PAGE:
1.
Systems of measurement
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A system of measurement is a collection of units of measurement and rules relating them to each other. Systems of measurement have historically been important, regulated and defined for the purposes of science and commerce, systems of measurement in modern use include the metric system, the imperial system, and United States customary units. The French Revolution gave rise to the system, and this has spread around the world. In most systems, length, mass, and time are base quantities, later science developments showed that either electric charge or electric current could be added to extend the set of base quantities by which many other metrological units could be easily defined. Other quantities, such as power and speed, are derived from the set, for example. Such arrangements were satisfactory in their own contexts, the preference for a more universal and consistent system only gradually spread with the growth of science. Changing a measurement system has substantial financial and cultural costs which must be offset against the advantages to be obtained using a more rational system. However pressure built up, including scientists and engineers for conversion to a more rational. The unifying characteristic is that there was some definition based on some standard, eventually cubits and strides gave way to customary units to met the needs of merchants and scientists. In the metric system and other recent systems, a basic unit is used for each base quantity. Often secondary units are derived from the units by multiplying by powers of ten. Thus the basic unit of length is the metre, a distance of 1.234 m is 1,234 millimetres. Metrication is complete or nearly complete in almost all countries, US customary units are heavily used in the United States and to some degree in Liberia. Traditional Burmese units of measurement are used in Burma, U. S. units are used in limited contexts in Canada due to the large volume of trade, there is also considerable use of Imperial weights and measures, despite de jure Canadian conversion to metric. In the United States, metric units are used almost universally in science, widely in the military, and partially in industry, but customary units predominate in household use. At retail stores, the liter is a used unit for volume, especially on bottles of beverages. Some other standard non-SI units are still in use, such as nautical miles and knots in aviation. Metric systems of units have evolved since the adoption of the first well-defined system in France in 1795, during this evolution the use of these systems has spread throughout the world, first to non-English-speaking countries, and then to English speaking countries
2.
Natural units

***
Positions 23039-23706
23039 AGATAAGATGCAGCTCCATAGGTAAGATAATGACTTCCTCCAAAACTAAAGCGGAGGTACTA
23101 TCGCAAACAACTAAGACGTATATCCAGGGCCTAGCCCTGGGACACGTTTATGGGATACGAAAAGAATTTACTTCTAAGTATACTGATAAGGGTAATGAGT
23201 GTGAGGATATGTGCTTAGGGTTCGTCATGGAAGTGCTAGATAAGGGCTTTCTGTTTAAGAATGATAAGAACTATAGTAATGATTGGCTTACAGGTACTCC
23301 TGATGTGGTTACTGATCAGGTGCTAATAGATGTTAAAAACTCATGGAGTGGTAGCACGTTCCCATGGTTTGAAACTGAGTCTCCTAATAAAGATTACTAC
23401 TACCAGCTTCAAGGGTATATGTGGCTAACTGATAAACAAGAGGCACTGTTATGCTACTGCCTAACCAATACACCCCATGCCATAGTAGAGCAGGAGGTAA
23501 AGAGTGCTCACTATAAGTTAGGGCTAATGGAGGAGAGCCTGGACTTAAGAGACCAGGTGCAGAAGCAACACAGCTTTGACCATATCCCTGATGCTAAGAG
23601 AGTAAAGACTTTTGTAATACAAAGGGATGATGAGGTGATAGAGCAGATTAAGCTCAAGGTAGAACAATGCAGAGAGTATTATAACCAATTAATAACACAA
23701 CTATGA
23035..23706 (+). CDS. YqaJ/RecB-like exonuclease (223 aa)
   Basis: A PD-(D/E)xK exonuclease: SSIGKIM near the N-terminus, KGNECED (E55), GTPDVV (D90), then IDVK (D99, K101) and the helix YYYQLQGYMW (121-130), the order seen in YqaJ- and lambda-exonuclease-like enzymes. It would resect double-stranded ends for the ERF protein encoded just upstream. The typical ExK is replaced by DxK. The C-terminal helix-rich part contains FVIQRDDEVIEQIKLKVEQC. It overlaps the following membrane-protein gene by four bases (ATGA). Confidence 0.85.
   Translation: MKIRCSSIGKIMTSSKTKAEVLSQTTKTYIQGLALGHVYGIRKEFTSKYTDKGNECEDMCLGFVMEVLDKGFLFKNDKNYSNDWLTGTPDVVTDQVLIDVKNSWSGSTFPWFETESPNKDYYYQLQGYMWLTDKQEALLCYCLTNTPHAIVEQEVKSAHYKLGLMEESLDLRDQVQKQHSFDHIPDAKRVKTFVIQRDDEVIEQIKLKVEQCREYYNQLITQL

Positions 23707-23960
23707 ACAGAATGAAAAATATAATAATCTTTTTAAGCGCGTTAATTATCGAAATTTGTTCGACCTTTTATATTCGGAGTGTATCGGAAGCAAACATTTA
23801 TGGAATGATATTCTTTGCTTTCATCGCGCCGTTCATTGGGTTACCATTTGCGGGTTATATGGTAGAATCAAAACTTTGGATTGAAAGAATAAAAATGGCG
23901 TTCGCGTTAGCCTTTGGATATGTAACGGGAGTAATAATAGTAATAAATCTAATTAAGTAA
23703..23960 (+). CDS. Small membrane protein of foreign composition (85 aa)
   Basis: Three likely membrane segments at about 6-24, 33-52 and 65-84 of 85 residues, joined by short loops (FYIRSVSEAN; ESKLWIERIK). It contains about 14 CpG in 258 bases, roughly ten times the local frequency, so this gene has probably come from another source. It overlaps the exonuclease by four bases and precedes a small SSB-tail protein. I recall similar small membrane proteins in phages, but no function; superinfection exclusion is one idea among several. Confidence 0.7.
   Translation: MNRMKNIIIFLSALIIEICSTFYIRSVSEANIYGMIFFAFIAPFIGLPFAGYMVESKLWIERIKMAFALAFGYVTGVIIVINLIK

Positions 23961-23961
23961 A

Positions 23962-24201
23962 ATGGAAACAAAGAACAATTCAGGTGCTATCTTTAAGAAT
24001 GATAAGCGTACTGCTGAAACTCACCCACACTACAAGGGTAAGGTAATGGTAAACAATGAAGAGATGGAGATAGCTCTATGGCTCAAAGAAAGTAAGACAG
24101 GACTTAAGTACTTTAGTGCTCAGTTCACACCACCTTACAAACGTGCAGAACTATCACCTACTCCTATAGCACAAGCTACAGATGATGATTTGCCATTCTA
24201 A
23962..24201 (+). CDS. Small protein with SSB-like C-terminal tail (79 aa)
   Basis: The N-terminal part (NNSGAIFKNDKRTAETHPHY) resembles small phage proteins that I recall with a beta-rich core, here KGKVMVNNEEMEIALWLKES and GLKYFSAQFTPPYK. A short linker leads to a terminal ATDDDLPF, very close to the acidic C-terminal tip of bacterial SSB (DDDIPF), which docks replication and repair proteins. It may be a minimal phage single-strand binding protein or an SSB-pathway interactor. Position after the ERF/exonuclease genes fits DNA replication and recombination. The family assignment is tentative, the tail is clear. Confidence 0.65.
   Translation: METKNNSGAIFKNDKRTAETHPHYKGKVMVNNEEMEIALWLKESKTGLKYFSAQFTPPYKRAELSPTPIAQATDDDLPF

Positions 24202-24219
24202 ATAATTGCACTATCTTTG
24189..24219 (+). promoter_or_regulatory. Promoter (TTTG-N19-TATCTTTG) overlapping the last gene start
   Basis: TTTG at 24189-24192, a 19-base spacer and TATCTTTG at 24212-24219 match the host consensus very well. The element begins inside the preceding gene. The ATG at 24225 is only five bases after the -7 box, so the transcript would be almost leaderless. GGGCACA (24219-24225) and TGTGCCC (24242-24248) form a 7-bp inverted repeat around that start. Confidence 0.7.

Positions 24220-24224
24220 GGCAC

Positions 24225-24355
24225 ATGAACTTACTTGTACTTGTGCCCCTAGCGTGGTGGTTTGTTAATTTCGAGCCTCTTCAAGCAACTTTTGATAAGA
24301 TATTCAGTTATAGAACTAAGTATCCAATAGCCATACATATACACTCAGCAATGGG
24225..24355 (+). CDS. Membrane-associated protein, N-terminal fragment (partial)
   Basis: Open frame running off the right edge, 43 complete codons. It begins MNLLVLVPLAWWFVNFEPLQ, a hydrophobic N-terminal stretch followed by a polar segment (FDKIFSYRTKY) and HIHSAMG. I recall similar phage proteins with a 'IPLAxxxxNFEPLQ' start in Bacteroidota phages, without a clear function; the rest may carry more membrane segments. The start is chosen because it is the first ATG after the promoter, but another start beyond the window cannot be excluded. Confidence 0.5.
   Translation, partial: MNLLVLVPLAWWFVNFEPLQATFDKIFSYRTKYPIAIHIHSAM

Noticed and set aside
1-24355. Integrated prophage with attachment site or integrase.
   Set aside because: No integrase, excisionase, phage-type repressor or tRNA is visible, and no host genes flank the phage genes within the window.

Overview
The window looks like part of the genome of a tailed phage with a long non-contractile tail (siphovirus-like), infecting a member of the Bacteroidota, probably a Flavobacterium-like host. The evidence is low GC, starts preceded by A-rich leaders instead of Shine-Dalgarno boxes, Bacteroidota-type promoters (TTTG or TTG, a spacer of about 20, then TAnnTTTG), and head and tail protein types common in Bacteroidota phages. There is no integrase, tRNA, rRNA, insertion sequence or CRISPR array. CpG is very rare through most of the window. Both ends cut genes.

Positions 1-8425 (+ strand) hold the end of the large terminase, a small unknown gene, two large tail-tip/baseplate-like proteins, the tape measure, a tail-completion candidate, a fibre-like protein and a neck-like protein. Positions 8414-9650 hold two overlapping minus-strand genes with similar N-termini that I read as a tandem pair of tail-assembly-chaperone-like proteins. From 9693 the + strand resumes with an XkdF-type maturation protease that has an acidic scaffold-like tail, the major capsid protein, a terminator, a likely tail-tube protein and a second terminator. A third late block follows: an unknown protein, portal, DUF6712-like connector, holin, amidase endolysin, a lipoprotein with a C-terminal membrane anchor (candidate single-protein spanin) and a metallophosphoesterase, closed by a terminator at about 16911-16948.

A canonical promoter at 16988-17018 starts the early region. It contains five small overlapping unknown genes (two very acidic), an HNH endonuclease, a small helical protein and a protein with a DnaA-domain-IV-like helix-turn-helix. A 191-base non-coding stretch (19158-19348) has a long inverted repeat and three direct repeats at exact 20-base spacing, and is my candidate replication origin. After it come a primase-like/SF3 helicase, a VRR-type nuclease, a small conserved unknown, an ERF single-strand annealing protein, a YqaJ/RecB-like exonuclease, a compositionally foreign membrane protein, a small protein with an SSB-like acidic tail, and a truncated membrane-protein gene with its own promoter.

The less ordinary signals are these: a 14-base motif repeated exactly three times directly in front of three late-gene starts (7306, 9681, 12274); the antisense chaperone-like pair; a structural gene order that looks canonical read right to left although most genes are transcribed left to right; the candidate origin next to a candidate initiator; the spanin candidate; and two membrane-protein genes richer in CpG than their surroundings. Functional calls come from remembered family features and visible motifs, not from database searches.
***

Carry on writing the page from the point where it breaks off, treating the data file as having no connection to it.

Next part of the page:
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In physics, natural units are physical units of measurement based only on universal physical constants. For example, the charge e is a natural unit of electric charge. It precludes the interpretation of an expression in terms of physical constants, such e and c. In this case, the reinsertion of the powers of e, c. Natural units are natural because the origin of their definition comes only from properties of nature, Planck units are often, without qualification, called natural units, although they constitute only one of several systems of natural units, albeit the best known such system. As with other systems of units, the units of a set of natural units will include definitions and values for length, mass, time, temperature. It is possible to disregard temperature as a physical quantity, since it states the energy per degree of freedom of a particle. Virtually every system of natural units normalizes Boltzmanns constant kB to 1, there are two common ways to relate charge to mass, length, and time, In Lorentz–Heaviside units, Coulombs law is F = q1q2/4πr2, and in Gaussian units, Coulombs law is F = q1q2/r2. Both possibilities are incorporated into different natural unit systems, where, α is the fine-structure constant,2 ≈0.007297, αG is the gravitational coupling constant,2 ≈ 6955175200000000000♠1. 752×10−45. Natural units are most commonly used by setting the units to one, for example, many natural unit systems include the equation c =1 in the unit-system definition, where c is the speed of light. If a velocity v is half the speed of light, then as v = c/2 and c =1, the equation v = 1/2 means the velocity v has the value one-half when measured in Planck units, or the velocity v is one-half the Planck unit of velocity. The equation c =1 can be plugged in anywhere else, for example, Einsteins equation E = mc2 can be rewritten in Planck units as E = m. This equation means The energy of a particle, measured in Planck units of energy, equals the mass of the particle, measured in Planck units of mass. For example, the special relativity equation E2 = p2c2 + m2c4 appears somewhat complicated, Physical interpretation, Natural unit systems automatically subsume dimensional analysis. For example, in Planck units, the units are defined by properties of quantum mechanics, not coincidentally, the Planck unit of length is approximately the distance at which quantum gravity effects become important. Likewise, atomic units are based on the mass and charge of an electron, no prototypes, A prototype is a physical object that defines a unit, such as the International Prototype Kilogram, a physical cylinder of metal whose mass is by definition exactly one kilogram. A prototype definition always has imperfect reproducibility between different places and between different times, and it is an advantage of natural systems that they use no prototypes. Less precise measurements, SI units are designed to be used in precision measurements, for example, the second is defined by an atomic transition frequency in cesium atoms, because this transition frequency can be precisely reproduced with atomic clock technology